QUEUES formed around the Singapore offices of an AIG subsidiary yesterday, as the world’s biggest insurance company collapsed, losing 70% of its share price.
At the same time Britain’s biggest bank, HBOS, crashed 35%.
The world stock markets were in freefall, after the bankruptcy of the fourth largest US bank Lehman Brothers on Monday.
Wall Street tumbled when it opened at 2.30BST and the UK’s FTSE 100 shed 4.1%, falling through the 5000 mark for the first time since 2005.
The FTSE 100 index of leading UK shares fell 213 points to 4,991 in early afternoon trade and closed 181.10 points down at 5023.10.
Shares in Japan, South Korea and Hong Kong buckled by more than 5%, having been shut on Monday for public holidays.
Japan’s Nikkei 225 index collapsed 5% to a three-year low, while shares in South Korea and Hong Kong shed 6% and Shanghai 3%. Markets in Taipei and Singapore were sharply down, as in Australia and New Zealand.
Royal Bank of Scotland was down more than 15%, in Paris, Credit Agricole, Societe Generale, and BNP Paribas dropped more than 7%, Germany’s Commerzbank fell 17% and Deutsche Bank fell 6.8%.
Japanese-registered Lehman Brothers Japan and Lehman Brothers Holdings applied to the Tokyo District Court for bankruptcy protection.
US Treasury Secretary Henry Paulson said the US was ‘working through a difficult period in our financial markets right now as we work off some of the past excesses’.
Paulson said Americans could remain confident in the ‘soundness and resilience’ of the US financial system. But he warned that uncertainty remained and it was likely that there would be further ‘rough spots’ ahead until the correction of the US housing market was completed.
Paulson said he was committed to working with regulators in the US and abroad, as well as policymakers in Congress to take the necessary steps ‘to maintain the stability and orderliness of our financial markets’.
But he gave no details of what such steps might mean.
Fears for the future of US insurance giant AIG mounted as its shares fell 70% in early trade.
On Monday, AIG had been thrown a $20 billion (£11.2bn) lifeline from New York state authorities, but it failed to buoy the insurer up. It apparently required another £60bn.
More than 100 worried customers of an AIG subsidiary, American International Assurance (AIA), queued outside its Singapore office to try to recover their assets.
Singapore’s central bank tried to reassure investors, claiming AIA ‘has sufficient assets in its insurance funds to meet liabilities to policy holders’.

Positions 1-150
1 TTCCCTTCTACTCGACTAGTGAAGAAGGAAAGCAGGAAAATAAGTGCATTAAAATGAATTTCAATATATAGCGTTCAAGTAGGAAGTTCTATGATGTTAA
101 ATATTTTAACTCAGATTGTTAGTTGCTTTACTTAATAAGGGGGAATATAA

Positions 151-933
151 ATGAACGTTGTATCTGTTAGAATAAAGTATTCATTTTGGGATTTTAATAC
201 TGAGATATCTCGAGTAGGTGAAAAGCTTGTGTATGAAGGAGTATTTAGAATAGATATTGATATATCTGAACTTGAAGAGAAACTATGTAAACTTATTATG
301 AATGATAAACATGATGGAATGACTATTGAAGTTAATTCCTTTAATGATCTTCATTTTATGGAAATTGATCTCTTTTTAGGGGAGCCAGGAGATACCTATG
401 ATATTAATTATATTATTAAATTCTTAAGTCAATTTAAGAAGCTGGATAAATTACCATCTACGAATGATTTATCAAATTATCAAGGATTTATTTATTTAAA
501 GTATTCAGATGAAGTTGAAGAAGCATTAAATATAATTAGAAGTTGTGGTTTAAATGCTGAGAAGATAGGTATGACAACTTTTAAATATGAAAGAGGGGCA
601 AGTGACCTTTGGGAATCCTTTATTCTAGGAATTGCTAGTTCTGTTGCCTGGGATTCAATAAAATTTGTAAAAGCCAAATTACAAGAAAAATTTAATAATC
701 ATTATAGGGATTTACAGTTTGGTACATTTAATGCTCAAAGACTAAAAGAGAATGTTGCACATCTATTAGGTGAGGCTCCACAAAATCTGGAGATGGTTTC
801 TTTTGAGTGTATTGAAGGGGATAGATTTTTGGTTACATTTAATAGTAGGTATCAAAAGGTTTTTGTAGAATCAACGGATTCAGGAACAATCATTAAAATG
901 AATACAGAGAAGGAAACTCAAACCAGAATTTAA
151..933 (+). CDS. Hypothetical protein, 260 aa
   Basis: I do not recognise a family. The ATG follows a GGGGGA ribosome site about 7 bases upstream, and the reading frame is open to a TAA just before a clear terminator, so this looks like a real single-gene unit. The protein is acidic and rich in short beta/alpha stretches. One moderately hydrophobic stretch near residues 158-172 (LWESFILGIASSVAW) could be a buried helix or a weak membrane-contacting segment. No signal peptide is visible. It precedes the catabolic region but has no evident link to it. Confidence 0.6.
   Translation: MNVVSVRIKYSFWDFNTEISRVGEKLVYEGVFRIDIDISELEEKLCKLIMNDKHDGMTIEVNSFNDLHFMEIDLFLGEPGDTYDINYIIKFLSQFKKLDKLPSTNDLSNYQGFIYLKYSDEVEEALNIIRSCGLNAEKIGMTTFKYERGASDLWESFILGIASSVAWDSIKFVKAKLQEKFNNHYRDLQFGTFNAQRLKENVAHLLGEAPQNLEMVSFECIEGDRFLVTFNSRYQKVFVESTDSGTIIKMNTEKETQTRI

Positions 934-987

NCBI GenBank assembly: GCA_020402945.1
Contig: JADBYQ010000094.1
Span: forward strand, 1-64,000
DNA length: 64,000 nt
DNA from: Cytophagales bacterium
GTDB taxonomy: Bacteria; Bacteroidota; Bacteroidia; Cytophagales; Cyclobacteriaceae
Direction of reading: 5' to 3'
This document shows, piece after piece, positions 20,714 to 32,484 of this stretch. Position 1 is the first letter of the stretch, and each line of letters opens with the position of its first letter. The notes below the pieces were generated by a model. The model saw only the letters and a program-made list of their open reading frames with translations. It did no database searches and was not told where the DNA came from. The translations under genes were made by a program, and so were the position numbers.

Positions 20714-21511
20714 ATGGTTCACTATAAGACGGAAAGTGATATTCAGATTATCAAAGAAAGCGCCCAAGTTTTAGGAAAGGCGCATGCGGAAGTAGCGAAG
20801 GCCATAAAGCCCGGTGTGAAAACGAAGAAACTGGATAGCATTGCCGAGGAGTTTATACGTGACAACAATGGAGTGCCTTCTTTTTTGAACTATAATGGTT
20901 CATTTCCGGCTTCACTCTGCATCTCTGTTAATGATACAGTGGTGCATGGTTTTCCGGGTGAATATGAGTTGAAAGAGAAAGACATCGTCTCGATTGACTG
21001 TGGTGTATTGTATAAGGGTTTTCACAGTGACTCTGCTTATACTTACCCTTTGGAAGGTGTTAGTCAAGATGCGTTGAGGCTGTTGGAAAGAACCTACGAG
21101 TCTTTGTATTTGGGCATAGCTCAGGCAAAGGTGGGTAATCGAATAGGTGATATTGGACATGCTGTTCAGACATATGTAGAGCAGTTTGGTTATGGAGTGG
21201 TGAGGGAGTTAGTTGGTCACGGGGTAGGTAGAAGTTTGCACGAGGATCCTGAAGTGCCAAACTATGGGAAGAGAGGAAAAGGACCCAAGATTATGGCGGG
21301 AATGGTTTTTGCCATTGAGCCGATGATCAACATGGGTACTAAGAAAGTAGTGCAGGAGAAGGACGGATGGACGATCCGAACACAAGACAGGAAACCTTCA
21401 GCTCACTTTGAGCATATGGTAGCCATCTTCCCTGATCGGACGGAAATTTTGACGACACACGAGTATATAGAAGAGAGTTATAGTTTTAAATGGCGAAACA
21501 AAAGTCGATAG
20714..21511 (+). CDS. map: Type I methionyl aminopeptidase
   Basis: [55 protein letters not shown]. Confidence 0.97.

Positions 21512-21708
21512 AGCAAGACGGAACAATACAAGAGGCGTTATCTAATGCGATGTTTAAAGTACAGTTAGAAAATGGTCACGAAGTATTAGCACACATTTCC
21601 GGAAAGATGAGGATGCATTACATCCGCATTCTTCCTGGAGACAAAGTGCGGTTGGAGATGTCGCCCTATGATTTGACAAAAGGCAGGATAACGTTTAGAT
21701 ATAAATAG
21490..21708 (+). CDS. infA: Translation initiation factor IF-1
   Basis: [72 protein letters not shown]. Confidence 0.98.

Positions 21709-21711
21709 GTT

AIG is much more than an insurance company. It also has a financial products division that is at the heart of many of the firm’s current problems.
‘Its tentacles reach into every part of the economy,’ said Matthew Bishop of the Economist.
He said the consequences of the collapse of AIG would be devastating for the financial system.
‘It’s worse than insurance policies not being valid.
‘They are writing derivative contracts and these have the potential to leave a lot of other banks holding massive losses that they will have to deal with.’
Many of AIG’s problems are thought to stem from credit default swaps, which insure against companies going bust.
Howard Davies, former chairman of the Financial Services Authority, said: ‘AIG is absolutely enormous.
It would create knock-on consequences in insurance markets. It is huge in China for example. That would export the American financial crisis there, so it would have all kinds of political consequences.’
• Second news story
INFLATION RATE UP 4.7%
IN HIS letter to Chancellor Alistair Darling on Monday, Governor of the Bank of England Mervyn King reported a rise in the CPI inflation rate to 4.7%.
King also admitted he hadn’t got a clue in which direction the British economy is headed.
The UK’s annual rate of inflation rose to 4.7% in August, up from 4.4% in July.
Under the rules the Bank of England Governor has to write a letter to Chancellor Darling explaining why inflation is higher than the government’s 2% target.
King wrote ‘there are considerable uncertainties, in both directions, around the precise profile for inflation in the coming months’.
He said: ‘Sterling has depreciated by 15% since its peak last July’.
He continued: ‘Although the factors accounting for the rise in inflation are the same as I described in June, the expected peak in inflation later this year is now likely to be significantly higher than anticipated in June.
‘The Monetary Policy committee now expects inflation to peak soon at around 5%’.
King admitted to Darling that ‘in the year to August:
• Food prices in shops rose by 13%;
• Petrol prices rose by around 20%;
l Retail gas and electricity prices rose by around 25%.’
Inflation as measured by the Retail Prices Index (RPI) – often used in pay negotiations – fell to 4.8% from 5%.
King blamed ‘sharp, largely unanticipated’ increases in food and energy prices for pushing inflation well above the government’s target.
He said that these pressures were pushing up consumer prices around the world, with eurozone inflation at 4% and US CPI at 5.6%.